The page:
# Homework 4: Clustering, Recommenders, Dim. Reduction, ML and Graph Mining

```Virginia Tech.
Computer Science
CS 5614 – (Big) Data Management Systems
Fall 2014, Prakash
Homework 4: Clustering, Recommenders, Dim. Reduction, ML
and Graph Mining
(due November 19 , 2014, 2:30pm, in class—hard-copy please)
th
Reminders:
a.
b.
c.
Out of 100 points. Contains 5 pages.
Rough time-estimates: 5-8 hours.
Please type your answers. Illegible handwriting may get no points, at the discretion of the grader.
Only drawings may be hand-drawn, as long as they are neat and legible.
d. There could be more than one correct answer. We shall accept them all.
e. Whenever you are making an assumption, please state it clearly.
f. Each HW has to be done individually, without taking any help from non-class resources (e.g.
websites etc).
g. Important: Feel free to use any programming language you want for this homework, but we
recommend using numerical software like Matlab/R/Python packages like scipy and numpy.
Q1. Dimensionality Reduction [20 points]
We will use Singular Value Decomposition to investigate a cloud of points. Consider
the 5-dimensional dataset on a linear manifold here:
Each point in the point cloud lies roughly on a 2-d plane spanned by two vectors v1 and
v2 with an additional noise term ! ~  0, Σ which follows a Gaussian distribution.
More specifically Σ = 6!,! where !,! is a 5x5 identity matrix.
Q1.1. (10 points) Use SVD to visualize the dataset in 2-dimensional space by
projecting in the best 2 dimensions. FYI: SVD is implemented in MATLAB/R
as a native function.
Q1.2. (5 points) There are two outliers in the dataset. Find those two outliers by
manually looking at your visualization in 2-dimensional space. Print your Plot
and mark the outliers with your pen, and submit this plot. Also, report the 2-d
coordinates of the outliers in the 2-d (’concept’) space.
Q1.3. (5 points) We want to reverse engineer the two outliers from the concept space
to original space. What is the formula we need to find 5-d coordinates of a
point in the original space, given the 2-d coordinates in the projected (’concept’)
space? For example, the point (0,0) in ’concept space’ corresponds to (0,0,0,0,0)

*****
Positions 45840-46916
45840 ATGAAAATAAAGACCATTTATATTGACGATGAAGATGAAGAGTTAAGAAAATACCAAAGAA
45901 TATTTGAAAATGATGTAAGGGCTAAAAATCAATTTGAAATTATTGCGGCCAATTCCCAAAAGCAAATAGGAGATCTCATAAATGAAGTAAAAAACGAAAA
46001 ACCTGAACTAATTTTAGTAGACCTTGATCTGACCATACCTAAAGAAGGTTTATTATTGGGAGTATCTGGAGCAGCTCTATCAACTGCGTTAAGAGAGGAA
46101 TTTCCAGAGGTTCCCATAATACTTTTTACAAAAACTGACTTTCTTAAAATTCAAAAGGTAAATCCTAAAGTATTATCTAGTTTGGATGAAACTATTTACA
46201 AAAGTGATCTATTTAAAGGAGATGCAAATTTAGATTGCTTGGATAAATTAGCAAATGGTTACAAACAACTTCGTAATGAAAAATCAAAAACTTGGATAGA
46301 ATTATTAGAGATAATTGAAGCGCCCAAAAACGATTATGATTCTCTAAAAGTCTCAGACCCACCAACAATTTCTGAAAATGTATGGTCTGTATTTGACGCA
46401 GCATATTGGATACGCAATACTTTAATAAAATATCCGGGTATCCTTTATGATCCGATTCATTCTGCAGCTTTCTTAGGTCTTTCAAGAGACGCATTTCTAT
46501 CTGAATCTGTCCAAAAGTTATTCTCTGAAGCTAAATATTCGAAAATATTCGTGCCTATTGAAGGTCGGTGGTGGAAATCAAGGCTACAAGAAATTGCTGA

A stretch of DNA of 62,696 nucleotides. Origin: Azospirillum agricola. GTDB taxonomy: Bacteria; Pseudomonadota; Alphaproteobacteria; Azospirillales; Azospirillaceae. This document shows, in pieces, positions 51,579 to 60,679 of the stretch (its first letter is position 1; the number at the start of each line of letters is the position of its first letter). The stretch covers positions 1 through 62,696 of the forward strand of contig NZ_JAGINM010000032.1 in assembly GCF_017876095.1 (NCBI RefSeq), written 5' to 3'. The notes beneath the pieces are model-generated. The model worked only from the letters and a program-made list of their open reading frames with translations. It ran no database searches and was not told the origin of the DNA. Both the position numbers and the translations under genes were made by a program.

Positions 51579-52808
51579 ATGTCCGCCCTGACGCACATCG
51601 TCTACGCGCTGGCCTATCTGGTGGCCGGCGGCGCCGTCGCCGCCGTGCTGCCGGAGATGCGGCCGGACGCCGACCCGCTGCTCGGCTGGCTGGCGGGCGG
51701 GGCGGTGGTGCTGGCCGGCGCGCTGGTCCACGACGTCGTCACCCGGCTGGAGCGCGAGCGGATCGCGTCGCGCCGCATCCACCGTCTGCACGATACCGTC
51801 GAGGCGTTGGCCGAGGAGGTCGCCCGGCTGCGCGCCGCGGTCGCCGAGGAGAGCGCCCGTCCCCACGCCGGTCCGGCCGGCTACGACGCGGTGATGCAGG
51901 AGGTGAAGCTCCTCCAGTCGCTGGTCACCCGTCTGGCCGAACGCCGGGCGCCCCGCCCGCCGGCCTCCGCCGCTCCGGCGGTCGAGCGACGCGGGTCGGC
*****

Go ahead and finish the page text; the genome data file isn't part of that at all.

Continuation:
in the original space.
1 Code Deliverables: In addition to all the plots and answers, copy-paste all the code that
you wrote in your hard-copy.
Q2. Clustering [25 points]
Here we will investigate the K-Means clustering algorithm we saw in class. Formally, in
K-means clustering, we are given points ! , ! , … , ! ∈ ℝ! and an integer K > 1, and our
goal is to minimize the within-cluster sum-of-squares error (essentially the k-means
objective) i.e. find  and  so as to minimize the term:
!
∥ ! − !! ∥2
,  = !!!
where  = (! , ! , … ! ) are the cluster centers and  = (! , ! , … , ! ) are the cluster
assignments for the data points i.e. ! ∈ ℝ! and ! ∈ 1, … ,  .
Finding the exact minimum of the function  ,  is very hard. We saw the most
common algorithm for finding an approximate solution in class (it is also called Lloyd’s
algorithm). For sake of clarity we repeat it here. The algorithm takes additionally as
input some initial set of cluster centers C, and then proceeds as follows:
1. Keeping C fixed, find cluster assignments L to minimize  ,  . This step
involves basically finding the nearest cluster center for each data point (ties can
be broken using arbitrary but consistent rules).
2. Keeping L fixed, find C to minimize  ,  . This just requires finding the
centroid of each cluster (the cluster centers).
3. If any of the values in L changes from the previous iteration, repeat 1-3.
4. Return C and L.
The initial cluster centers C are often picked randomly from the given data points. In
practice, we often need to repeat multiple runs of Lloyd’s algorithm with different
initializations and pick the best clustering in terms of the k-means objective ( ,  ).
Q2.1. (5 points) Explain why Lloyd’s algorithm is always guaranteed to converge (i.e.
stop) in a finite number of steps.
Hint: Note that the objective function is non-negative (why?). Now think about
what is happening to it.
Q2.2. (10 points) Implement Lloyd’s algorithm. Use the 500 2-d points dataset given
as input.
Run it until convergence 200 times, each time initializing using K cluster centers
picked at random from the input data set with K=5 clusters. Plot in a single
figure the original data points (in grey), and all the 200x5 final cluster centers (in